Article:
A star has vanished from the telescopes of the radio astronomers due to the space-time warp it produces as it orbits. The vanishing star is part of a binary star system known as J1906. It’s actually a pulsar, which means it’s a rapidly spinning neutron star, the outcome of a massive star collapsing in on itself.
Scientists have been observing the young pulsar for five years to conclude what type of companion star was revolving around it. That is, until lately, when the pulsar disappeared. As a pulsar revolves, it releases a beam of electromagnetic radiation, kind of like light coming from a lighthouse.
Researchers use radio telescopes that detect the pulses originating from the pulsar. But as researchers observed J1906, the pulsar started to slip off the radar. It appears that as the pulsar revolves around its companion star, the mass of the companion star makes it drop deep into a dip in space-time fabric, so that its radio waves cannot touch Earth.
The theory is called geodetic precession, which, according to researchers at NASA, uses Einstein’s theory of relativity to comprehend how massive things like the Earth bend the space around them, manipulating the local space-time fabric.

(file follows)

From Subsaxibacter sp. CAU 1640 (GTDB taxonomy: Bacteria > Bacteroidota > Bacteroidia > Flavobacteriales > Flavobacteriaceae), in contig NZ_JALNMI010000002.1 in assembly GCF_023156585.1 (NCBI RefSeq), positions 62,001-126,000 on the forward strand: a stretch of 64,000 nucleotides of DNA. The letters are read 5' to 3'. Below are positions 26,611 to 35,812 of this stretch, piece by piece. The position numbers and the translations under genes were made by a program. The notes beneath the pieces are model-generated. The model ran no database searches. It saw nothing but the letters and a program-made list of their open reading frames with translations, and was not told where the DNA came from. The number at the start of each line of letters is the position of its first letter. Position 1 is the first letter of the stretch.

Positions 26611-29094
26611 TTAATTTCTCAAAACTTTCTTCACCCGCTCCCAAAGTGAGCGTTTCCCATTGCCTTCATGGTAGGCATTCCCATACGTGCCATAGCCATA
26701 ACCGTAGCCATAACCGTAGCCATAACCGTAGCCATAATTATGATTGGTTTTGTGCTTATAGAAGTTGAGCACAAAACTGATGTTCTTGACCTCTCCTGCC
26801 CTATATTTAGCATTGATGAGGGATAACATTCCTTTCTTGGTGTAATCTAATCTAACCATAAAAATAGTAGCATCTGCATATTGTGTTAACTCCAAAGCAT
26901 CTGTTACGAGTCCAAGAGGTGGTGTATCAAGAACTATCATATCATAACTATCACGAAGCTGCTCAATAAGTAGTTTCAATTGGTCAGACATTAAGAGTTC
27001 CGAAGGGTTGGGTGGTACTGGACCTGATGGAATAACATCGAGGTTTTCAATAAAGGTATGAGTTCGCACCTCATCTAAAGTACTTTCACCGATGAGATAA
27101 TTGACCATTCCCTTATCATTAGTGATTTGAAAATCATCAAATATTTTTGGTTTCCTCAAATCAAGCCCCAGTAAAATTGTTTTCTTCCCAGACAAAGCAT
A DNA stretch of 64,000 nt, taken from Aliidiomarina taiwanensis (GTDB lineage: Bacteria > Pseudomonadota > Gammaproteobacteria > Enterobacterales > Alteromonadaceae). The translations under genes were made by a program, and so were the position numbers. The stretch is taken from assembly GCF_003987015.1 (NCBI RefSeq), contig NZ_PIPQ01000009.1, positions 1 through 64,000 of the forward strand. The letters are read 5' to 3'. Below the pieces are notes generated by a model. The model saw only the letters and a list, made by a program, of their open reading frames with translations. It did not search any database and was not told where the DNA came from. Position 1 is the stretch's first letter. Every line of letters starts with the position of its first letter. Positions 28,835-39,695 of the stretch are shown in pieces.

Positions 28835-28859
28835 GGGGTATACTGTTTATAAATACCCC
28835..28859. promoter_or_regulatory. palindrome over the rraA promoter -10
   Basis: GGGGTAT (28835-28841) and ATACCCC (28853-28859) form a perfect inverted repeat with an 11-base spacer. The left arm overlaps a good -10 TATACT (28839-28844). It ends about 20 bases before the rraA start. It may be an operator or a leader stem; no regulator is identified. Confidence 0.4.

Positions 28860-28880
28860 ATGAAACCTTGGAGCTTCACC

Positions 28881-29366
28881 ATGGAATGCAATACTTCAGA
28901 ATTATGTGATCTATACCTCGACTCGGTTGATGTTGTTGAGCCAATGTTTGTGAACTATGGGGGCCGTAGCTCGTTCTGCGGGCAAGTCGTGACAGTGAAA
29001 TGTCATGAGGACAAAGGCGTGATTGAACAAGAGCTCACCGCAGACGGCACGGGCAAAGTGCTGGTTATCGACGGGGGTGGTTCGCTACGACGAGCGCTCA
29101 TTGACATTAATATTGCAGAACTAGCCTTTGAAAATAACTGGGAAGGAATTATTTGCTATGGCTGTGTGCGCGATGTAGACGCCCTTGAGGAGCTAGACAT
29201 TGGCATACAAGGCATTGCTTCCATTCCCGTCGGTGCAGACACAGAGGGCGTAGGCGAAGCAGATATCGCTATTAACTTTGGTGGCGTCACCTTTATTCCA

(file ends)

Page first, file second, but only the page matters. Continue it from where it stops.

The video above shows the sinkhole in space formed by the pulsar as it circles the second star. As the warp upsurges, the pulsar’s axis changes (illustrated by the arrows), so its radio pulses no longer reach the Earth’s radio telescopes. But this pulsar won’t be out of vision for ever. Chief researcher Joeri van Leeuwen from the Netherlands Institute for Radio Astronomy projects that the star will come back into sight in less than 160 years. The group’s findings were published in the Astrophysical Journal in conjunction with the American Astronomical Society’s 225th conference.